Not very often do we come across films that are specific about their causes and cultures. This particularity (which has numerous layers to it) makes director Mike Mosallam’s Breaking Fast a unique film to come by. The subject of the story Mo (a super-efficient Haaz Sleiman). He is Muslim and is gay. He is observing the holy fast of Ramadan. A believer, his views on Islam are somewhat rigid. He also carries unhealed wounds from his former relationship. Then he meets an affable Caucasian man named Kal (Michael Cassidy, an absolute snack).
Love wants to bloom, but it can’t. Mo wants to observe the holy month in all its piousness. That would mean a strict no to intimacy and sexual thoughts. It’s the onset of what could possibly be a magical love affair and one ponders what Mo’s religion’s specific opinion about homosexuality is. (This gets addressed later in the film) Mo and Kal make an effort to not let this chemistry evaporate. They meet up over platonic iftar dates (no pun intended). They cook, they rehearse dialogues from Kal’s plays, and they engage in mega talkathons.
At the epicenter of Breaking Fast is its intent to examine the leading man’s spirituality. How practical is he about the rituals he steadfastly follows? How flexible is he to meld with those around? Does he empathize with those who have suffered in the name of religion? Mosallam’s film offers points of view but seldom preaches as it is extremely straight-laced in the way the writers design Mo’s part. While his family is progressive about his sexuality, he has a history of his lover (a conservative Muslim) opting to marry a woman. He also strongly believes that the Muslims who are homophobic unlike him are victims of colonization.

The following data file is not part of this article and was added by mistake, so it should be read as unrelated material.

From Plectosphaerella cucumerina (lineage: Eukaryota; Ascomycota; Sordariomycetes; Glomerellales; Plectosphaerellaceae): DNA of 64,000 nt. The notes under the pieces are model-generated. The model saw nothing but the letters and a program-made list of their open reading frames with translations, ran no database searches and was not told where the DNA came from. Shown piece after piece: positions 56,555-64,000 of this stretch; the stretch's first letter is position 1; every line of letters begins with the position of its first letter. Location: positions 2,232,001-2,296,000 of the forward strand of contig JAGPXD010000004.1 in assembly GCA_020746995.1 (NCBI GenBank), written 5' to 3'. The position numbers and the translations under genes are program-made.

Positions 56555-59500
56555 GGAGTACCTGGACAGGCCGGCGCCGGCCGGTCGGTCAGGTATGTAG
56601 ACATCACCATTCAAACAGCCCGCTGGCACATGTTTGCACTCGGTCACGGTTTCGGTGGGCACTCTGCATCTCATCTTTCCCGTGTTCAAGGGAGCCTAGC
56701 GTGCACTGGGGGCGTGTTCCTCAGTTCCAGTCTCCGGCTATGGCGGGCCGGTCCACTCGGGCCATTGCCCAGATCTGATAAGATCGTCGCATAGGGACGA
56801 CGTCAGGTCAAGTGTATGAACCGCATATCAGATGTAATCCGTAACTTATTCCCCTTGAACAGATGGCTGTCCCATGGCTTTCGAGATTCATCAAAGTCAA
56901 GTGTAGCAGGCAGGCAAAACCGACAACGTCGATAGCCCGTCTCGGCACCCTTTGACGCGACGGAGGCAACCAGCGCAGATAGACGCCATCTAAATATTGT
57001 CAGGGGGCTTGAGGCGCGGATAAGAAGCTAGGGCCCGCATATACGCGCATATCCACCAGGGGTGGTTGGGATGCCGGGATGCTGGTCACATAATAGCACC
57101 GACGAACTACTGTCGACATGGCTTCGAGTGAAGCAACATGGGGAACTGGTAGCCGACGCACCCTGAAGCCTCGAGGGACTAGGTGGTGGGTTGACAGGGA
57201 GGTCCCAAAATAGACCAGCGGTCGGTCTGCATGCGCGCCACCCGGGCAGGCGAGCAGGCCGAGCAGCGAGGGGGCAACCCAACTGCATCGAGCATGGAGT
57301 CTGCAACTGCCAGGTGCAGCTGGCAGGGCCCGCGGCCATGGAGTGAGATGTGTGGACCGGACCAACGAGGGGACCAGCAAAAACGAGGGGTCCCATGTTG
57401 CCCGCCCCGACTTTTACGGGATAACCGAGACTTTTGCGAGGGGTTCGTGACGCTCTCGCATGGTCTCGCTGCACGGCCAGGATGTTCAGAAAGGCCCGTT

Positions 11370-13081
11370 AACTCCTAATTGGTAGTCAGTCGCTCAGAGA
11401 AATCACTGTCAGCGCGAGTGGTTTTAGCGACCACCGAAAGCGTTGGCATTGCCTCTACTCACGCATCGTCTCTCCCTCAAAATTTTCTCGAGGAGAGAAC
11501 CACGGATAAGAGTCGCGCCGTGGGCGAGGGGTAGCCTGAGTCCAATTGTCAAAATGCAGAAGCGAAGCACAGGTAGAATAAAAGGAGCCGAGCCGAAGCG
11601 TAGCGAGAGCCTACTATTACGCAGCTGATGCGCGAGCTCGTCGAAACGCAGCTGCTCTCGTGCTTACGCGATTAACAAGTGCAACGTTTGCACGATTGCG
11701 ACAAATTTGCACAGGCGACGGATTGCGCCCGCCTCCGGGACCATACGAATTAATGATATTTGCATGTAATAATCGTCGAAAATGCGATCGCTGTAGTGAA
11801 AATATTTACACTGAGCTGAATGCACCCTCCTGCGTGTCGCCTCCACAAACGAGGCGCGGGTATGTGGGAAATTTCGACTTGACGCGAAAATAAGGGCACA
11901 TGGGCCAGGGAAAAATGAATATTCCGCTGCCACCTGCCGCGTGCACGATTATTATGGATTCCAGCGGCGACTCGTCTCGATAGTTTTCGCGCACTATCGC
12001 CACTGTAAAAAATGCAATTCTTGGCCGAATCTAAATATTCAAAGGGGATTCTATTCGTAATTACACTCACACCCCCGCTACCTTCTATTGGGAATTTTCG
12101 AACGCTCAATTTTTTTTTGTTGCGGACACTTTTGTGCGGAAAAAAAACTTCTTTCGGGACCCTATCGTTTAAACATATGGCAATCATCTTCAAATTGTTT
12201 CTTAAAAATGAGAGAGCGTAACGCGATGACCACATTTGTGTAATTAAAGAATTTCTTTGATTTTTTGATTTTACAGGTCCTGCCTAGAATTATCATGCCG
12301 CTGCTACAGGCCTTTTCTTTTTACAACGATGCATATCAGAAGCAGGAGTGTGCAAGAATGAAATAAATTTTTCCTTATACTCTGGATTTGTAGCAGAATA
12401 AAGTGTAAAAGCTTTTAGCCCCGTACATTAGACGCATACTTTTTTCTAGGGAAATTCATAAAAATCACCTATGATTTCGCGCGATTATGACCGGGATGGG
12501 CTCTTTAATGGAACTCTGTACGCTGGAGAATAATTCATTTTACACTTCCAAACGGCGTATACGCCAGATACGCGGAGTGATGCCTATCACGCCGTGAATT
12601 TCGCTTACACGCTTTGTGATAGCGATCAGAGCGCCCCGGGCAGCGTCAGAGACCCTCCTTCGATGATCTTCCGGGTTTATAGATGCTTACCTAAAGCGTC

In this exceedingly quiet film, the contrast is provided by Mo’s best friend Sam (Amin El Gamal). Even though a Muslim, the flamboyant young man does not practice his religion by choice. In what must be the film’s most striking performance, Sam bares his soul out to Mo in a crucial scene in the pre-climax. The film tells us that experiences are different and one ought to be mindful of it before asserting rigid ideas. The above angle is also dissected through Kal’s subplot where it tells us about the unpleasant equation he shares with his family.
Breaking Fast treads a very fine line where it makes sure it does not flaunt islamophobia even by mistake. The confrontation scenes meaningfully function as heated discussions and the output of each is to contribute to the protagonist’s coming-of-age. Mosallam’s film does not mean to transform the leading man into an entirely different being. It helps Mo come out of his cocoon – to embrace love, happiness, and life in general. He nurtures empathy to understand his former lover’s vulnerability towards his cultural and familial roots.
Even though one of its leads happens to be a white man, it never develops a rescuer complex. Though the contexts differ, Karl is as needy as Mo. Breaking Fast packs in plenty of moments between the two but none of them are sexual in nature – which is refreshing. It only helps that Cassidy and Sleiman share a chemistry that is mesmerizing. I will also save an extra cookie for Cassidy’s unimaginably winsome smile.
Breaking Fast is also a food film. Staged amid iftars, the close-up shots of scrumptious Middle Eastern delicacies might have you reach out to the nearest Arabian restaurant. Need more reasons to give Mosallam’s film a dekko?
The film was screened at the 32nd Annual New York LGBTQ Film Festival.
Author at Filmy Sasi